Closer Readings Commentary

Martin Luther: A Conversation Part I

Martin Luther, engraved by Theodore Knesing
Photo caption

Martin Luther, engraved by Theodore Knesing

Craig Harline, professor of history at Brigham Young University, received an NEH Public Scholar grant to write about Martin Luther between the years 1517 and 1522. His book, A World Ablaze: The Rise of Martin Luther and the Birth of the Reformation, was published by Oxford University Press in October 2017. Part I of a two-part conversation between Craig Harline and EDSITEment follows.

How did you become interested in Martin Luther, and when did you decide to write a book about him? 

In college, after a trip to Europe, I couldn’t think of anything more interesting I wanted to study than the Reformation, especially Luther. I ended up writing mostly about obscure people of the Reformation. Then a publisher asked me whether I’d be interested in writing about Luther for the 500th anniversary of the Reformation, and I thought, here was my chance to finally write about the most famous Reformation person of all.

There might be some confusion in the minds of many twenty-first century high school students regarding the name and the historical figure “Martin Luther.” Is Martin Luther King, Jr. a namesake?

It certainly is. Martin Luther King’s original name was Michael King, just like his father, but his father changed both his name, and his son’s, after a moving trip in 1934 to the famous Luther sites in Germany.

What aspects of your scholarship will teachers find most helpful in presenting Martin Luther, the historical figure, to their students?

I try to write all my books from the standpoint of those I’m studying. I do this because I think we learn best from the past this way—thus we see how astonishingly different it was, which is why historians say the past is a foreign country. Once we grasp that difference, we’re in a better position to translate that past to our present, and see what it has to do with us, which to me is the goal of all history: to get insight for our lives today. And which is why historians also say, like in Ecclesiastes, there’s nothing new under the sun.

What, in a nutshell, was the theological problem Luther was grappling with? Why is it still important?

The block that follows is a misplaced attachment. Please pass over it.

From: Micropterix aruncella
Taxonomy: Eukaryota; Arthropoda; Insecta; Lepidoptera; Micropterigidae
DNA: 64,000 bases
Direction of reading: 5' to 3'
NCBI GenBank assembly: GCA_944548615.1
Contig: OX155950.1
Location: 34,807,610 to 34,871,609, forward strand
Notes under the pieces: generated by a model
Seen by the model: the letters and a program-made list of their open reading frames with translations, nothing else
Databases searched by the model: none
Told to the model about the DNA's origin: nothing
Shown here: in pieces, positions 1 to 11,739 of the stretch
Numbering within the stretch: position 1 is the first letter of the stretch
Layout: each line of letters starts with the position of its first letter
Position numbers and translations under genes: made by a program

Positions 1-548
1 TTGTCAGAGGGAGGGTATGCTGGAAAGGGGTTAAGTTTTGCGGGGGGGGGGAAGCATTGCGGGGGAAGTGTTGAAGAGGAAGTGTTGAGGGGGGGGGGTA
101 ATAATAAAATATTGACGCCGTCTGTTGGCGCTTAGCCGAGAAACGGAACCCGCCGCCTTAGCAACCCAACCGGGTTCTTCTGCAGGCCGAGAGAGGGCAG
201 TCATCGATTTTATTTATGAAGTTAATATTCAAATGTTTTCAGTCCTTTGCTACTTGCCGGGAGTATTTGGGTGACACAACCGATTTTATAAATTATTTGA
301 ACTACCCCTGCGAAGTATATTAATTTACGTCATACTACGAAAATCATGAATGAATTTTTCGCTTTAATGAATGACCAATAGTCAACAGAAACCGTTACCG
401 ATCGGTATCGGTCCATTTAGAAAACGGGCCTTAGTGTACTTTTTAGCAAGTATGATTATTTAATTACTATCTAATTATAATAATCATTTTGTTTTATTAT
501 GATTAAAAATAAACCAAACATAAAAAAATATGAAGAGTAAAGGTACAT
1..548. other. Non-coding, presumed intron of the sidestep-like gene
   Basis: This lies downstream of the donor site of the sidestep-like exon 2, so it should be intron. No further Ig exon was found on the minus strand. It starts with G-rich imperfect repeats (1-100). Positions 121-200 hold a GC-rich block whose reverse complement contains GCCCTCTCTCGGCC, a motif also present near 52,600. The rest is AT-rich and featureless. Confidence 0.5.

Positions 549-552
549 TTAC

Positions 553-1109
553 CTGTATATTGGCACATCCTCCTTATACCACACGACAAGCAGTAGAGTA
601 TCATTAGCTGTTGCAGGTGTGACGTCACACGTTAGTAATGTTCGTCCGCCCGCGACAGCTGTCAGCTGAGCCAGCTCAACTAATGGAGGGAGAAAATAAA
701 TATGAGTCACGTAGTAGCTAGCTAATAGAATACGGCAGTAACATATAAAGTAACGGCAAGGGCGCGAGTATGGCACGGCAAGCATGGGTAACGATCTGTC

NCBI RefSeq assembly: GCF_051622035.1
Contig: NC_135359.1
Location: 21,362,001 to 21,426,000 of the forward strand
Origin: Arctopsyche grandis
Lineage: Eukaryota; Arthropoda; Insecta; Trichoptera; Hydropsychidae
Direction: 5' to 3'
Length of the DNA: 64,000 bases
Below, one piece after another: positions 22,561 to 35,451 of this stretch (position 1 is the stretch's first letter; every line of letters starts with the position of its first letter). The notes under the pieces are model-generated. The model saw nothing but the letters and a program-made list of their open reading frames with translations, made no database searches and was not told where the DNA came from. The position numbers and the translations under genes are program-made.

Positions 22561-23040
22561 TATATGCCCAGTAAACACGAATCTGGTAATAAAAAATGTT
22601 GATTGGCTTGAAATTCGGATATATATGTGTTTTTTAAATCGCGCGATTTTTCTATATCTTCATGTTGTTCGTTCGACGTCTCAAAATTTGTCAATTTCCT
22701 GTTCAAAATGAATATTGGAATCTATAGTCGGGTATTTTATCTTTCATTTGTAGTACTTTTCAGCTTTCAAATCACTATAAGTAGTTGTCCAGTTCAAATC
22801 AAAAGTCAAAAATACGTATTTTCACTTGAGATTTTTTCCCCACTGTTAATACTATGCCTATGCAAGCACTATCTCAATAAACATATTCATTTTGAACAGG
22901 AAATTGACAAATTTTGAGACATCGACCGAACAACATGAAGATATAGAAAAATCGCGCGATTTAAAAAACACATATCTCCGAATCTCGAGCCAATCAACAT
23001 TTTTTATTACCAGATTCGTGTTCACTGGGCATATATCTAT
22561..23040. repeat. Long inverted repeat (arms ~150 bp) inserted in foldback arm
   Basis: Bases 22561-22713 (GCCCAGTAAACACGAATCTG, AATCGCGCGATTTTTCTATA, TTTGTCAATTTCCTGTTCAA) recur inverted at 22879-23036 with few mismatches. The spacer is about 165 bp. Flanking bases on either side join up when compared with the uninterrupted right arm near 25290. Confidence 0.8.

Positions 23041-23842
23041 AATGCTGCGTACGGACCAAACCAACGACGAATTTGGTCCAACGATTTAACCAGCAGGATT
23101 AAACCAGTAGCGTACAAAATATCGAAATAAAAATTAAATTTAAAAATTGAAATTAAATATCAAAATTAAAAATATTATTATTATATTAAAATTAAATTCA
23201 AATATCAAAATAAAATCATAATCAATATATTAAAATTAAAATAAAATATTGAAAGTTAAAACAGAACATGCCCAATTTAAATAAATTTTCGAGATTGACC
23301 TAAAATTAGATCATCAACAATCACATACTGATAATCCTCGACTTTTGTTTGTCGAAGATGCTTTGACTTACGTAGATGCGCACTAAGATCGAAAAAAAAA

He grappled with lots of them, but the one that he cared about most was How are we saved? Luther first tried saving himself, through doing as many good works as he could, as his teachers suggested, but he never felt accepted by God that way. And so he came up with justification by grace, through faith only, through simply believing in a very passive way. Thus his famous saying that good works didn’t make you a good person, but a good person (made that way by God’s grace) did good works. Those works, however, had nothing to do with your salvation; they were done after the fact, out of gratitude, and made the world a better place. And you were likely to do more of them, and to do them more freely, than when you were trying to prove yourself to God.

What did Luther think of Pope Leo X, the head of the Catholic Church in his time?

Luther always said that he never attacked Leo’s morals, or anyone else’s for that matter. Everybody was a sinner, including Luther himself, so the alleged shortcomings of Leo didn’t bother him.

What value is there, do you think, for high school students in the twenty-first century to think about the influence of some of the ancient philosophers, notably Aristotle and Augustine, on the Late Middle Ages and Early Renaissance figure of Martin Luther?

Aristotle and Augustine influenced western ways of thinking in such big ways that students are probably mostly unconscious about them. Luther was very conscious of their influence, and so maybe that’s the thing to learn: to think harder about the influences on our own ways of thinking, and how they converge or not with Luther’s view of those figures.

Why were disputations such a significant part of intellectual life in the sixteenth century?

The idea was that by arguing for and against various positions, you might come to the truth. There were practice disputations every Friday at the University of Wittenberg, where Luther taught, and public disputations whenever some big event occurred. This was the biggest public most professors could imagine, before the printing press changed all that.

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